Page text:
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Anaheim Swimwear Maker Strokes Hard After Setback

Apparel: Lunada Bay CEO, called a skilled survivor, tries to recoup from Mossimo move.

September 10, 2000|LESLIE EARNEST | TIMES STAFF WRITER

It's a hectic time at swimwear maker Lunada Bay Corp. and Chief Executive Susan Crank's door is wide open.

One employee solicits Crank's opinion on a planned advertisement. The chief financial officer needs her signature on a revised budget. The production director reports that adding spangles to a bikini top will boost the cost of each garment by 80 cents.

No one is pausing these days at the Anaheim company. Led by Crank, a 15-year veteran of the apparel industry, Lunada Bay is scrambling to regain its financial footing after learning in March that Mossimo Inc., Lunada's best-selling brand, had struck a licensing deal for its sportswear with Target Stores.

The unexpected news was a gut punch because upscale retailers won't continue to stock Mossimo's apparel once the label lands on Target's less-pricey shelves. The Mossimo line had been generating 75% of Lunada's $40 million in annual sales.

Companies such as Lunada Bay typically toil in relative anonymity in the multibillion-dollar apparel-licensing industry. Success hinges on signing the right deals--and then delivering fashionable apparel that keeps pace with ever-changing consumer tastes.

But as Mossimo's fall from fashion grace illustrates, it's dangerous to become too dependent upon a single line. It also was a personal blow for Crank, 51, who considers designer Mossimo Giannulli a friend. "I was more than a little bit angry," Crank said.

This summer's selling season is over, but Crank maintains that Lunada Bay has a business plan that will put the company back on financial track for next summer.

Within weeks of Mossimo's unexpected announcement, Crank had struck a deal to produce Mossimo swimwear for Target. And rather than surrender the fatter profit margins offered by specialty and department stores that formerly carried the Mossimo line, Lunada Bay is launching its own upscale swimwear brands.

The company's new Becca label, a contemporary juniors line, features two-piece suits that will sell for $60 to $85, about the same price as the Mossimo swimsuits.

Lunada Bay is also introducing Rebecca V, a pricier brand that will include $140 to $300 swimsuits, as well as towels and sunglasses. A third new line, Becca Sport, will include bike shorts, crop tops and workout clothing.

The new brands are named after Lunada designer Rebecca Virtue, a 33-year-old Laguna Beach resident whose swimwear styles had propelled Mossimo to the top tier of the fickle junior swimwear market. One measure of her success: Mossimo swimsuits appeared on models in nine of Sports Illustrated's annual swimsuit editions--including one cover shot.

"Rebecca's one of those designers who can get inspired by a fence," Crank says.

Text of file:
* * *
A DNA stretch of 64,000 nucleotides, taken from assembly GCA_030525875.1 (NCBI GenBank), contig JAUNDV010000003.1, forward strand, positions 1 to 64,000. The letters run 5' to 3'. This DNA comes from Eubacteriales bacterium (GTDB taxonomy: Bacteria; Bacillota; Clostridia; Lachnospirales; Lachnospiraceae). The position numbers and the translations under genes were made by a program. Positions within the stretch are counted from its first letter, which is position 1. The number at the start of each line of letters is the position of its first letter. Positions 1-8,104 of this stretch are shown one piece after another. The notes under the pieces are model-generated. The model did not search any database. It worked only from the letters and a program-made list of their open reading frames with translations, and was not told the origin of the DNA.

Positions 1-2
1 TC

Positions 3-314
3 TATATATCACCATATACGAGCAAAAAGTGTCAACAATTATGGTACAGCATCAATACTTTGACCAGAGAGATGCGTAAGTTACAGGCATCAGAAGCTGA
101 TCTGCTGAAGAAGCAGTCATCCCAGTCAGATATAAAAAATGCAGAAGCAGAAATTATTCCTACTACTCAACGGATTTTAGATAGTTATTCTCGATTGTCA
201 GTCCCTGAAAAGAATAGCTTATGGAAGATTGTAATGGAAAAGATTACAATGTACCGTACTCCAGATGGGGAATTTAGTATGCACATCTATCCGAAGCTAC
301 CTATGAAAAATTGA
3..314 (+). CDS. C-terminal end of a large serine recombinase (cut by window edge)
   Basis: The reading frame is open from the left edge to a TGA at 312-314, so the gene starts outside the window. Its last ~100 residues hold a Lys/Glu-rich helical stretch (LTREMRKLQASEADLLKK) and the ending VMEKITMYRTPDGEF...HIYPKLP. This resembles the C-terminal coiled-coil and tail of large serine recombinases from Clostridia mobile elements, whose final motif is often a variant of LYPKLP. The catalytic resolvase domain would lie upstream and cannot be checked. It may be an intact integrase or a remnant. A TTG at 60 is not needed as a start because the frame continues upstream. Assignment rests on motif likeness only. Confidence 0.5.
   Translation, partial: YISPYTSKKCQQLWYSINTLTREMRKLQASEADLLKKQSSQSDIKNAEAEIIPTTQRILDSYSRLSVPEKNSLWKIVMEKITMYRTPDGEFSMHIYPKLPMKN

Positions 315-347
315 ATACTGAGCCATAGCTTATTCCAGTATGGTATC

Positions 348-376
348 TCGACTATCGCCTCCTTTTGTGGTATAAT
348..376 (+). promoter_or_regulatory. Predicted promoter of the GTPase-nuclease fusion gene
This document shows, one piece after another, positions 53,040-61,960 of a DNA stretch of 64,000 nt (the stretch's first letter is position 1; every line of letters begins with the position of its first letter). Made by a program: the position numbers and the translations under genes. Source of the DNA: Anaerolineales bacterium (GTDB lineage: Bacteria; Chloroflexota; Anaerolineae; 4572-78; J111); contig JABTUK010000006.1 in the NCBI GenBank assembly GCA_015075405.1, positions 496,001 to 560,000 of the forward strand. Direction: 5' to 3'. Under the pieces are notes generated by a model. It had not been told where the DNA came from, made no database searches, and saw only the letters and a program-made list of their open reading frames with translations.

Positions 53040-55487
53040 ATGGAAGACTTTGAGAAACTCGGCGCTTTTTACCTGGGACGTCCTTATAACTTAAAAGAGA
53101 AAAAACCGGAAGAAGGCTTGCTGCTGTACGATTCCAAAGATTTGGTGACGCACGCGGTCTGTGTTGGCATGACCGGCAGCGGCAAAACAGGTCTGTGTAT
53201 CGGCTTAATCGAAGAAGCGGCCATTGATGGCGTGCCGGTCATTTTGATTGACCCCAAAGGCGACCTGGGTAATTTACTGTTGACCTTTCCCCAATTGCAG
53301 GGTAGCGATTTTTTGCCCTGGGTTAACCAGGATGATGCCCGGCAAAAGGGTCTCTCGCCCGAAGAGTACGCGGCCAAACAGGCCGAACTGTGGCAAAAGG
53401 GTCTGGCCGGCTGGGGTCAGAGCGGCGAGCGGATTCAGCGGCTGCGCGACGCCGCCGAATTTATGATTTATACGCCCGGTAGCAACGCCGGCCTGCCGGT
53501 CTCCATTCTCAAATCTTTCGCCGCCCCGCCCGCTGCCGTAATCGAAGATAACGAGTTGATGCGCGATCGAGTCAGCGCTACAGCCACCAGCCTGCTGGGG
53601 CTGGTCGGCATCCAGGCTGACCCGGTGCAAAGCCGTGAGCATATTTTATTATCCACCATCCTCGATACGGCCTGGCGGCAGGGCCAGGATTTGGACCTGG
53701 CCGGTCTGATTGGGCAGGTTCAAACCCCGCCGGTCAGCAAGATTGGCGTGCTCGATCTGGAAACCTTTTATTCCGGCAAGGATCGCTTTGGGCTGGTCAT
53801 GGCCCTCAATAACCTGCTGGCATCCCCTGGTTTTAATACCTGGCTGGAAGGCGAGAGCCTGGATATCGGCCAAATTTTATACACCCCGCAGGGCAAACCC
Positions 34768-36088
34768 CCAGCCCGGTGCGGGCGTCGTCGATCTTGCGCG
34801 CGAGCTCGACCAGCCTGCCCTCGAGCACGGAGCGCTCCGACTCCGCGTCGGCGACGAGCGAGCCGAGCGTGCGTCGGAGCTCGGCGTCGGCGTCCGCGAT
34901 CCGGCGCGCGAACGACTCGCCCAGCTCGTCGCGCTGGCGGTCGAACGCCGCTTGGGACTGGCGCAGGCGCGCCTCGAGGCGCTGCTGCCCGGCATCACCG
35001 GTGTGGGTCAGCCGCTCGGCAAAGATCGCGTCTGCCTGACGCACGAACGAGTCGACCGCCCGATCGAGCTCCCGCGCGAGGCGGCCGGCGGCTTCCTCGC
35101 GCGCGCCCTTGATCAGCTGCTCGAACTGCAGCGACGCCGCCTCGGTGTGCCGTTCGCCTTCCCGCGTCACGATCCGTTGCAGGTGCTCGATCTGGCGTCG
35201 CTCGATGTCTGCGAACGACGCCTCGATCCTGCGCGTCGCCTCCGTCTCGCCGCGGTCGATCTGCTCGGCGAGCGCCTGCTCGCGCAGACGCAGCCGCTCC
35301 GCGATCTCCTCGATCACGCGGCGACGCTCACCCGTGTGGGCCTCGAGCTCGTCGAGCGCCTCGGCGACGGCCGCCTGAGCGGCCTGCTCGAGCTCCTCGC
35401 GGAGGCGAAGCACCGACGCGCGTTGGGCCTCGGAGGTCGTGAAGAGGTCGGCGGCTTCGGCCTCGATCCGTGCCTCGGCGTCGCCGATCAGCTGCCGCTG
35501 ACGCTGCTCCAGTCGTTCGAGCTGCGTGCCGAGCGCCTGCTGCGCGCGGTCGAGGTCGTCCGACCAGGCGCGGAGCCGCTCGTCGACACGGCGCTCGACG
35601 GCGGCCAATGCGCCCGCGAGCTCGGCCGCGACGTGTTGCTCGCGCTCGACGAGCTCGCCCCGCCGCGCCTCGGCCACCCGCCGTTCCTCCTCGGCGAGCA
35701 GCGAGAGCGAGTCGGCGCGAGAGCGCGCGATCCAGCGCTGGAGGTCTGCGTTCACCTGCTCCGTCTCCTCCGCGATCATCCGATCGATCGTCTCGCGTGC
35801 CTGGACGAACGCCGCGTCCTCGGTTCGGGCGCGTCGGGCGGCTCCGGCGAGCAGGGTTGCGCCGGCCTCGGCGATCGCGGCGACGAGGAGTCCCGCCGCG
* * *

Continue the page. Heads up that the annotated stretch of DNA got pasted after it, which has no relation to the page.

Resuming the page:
The early signs have been promising. An initial order by Nordstrom's northwest division was the largest ever for a Lunada Bay product, including Mossimo swimwear, Crank said. And Absolutely Suitable, a ritzy Miami Beach store, is picking up Becca to replace Mossimo, one of its best-selling brands.

To promote the new brands, Lunada has beefed up its advertising budget. Over the next year, Becca ads will appear in half a dozen magazines, including Shape and In Style.

Still, the 88-employee company faces formidable odds in the $1.6-billion women's swimwear industry, with its Becca brands going up against such established big-name designers as Donna Karan and Tommy Hilfiger. Lunada Bay's deal to produce Mossimo swimwear for Target, while welcome, will generate substantially less business than before. Lunada had provided Mossimo swimwear for about 2,500 stores, while Target has 923 stores. Target's Mossimo items also will sell for substantially less than what upscale department stores charged.

"[Becca] will have a lot working against it," acknowledged Norman Seastedt, one of three men who founded Lunada Bay 20 years ago. "It takes a lot of luck and an awful lot of effort to be successful."

But those who know Crank predict she will succeed.

The Laguna Beach resident has a strong reputation among retailers, displaying a penchant for delivering products efficiently and a knack for spotting trends in the tough-to-chart swimwear industry. In addition to Mossimo, the company also produces the XOXO, GirlStar and Bebe brands under license.

Indeed, Southern California's cliquish, male-dominated surf-wear industry recently named her environmentalist of the year for her work with the Surf Industry Manufacturers Assn. on behalf of ocean preservation.

Industry experts also applaud Crank's ambitious effort to move Lunada Bay merchandise into virtually all levels of retail--discount chains, surf shops, trendy specialty stores and high-end department stores.

"Susan is the swimwear queen, period," Giannulli said. "She will have a diverse portfolio of companies and retailers. I think her company will be more successful two years from now than it's ever been."

It was Mossimo Giannulli's ascent in the apparel industry that provided the liftoff for Lunada Bay.

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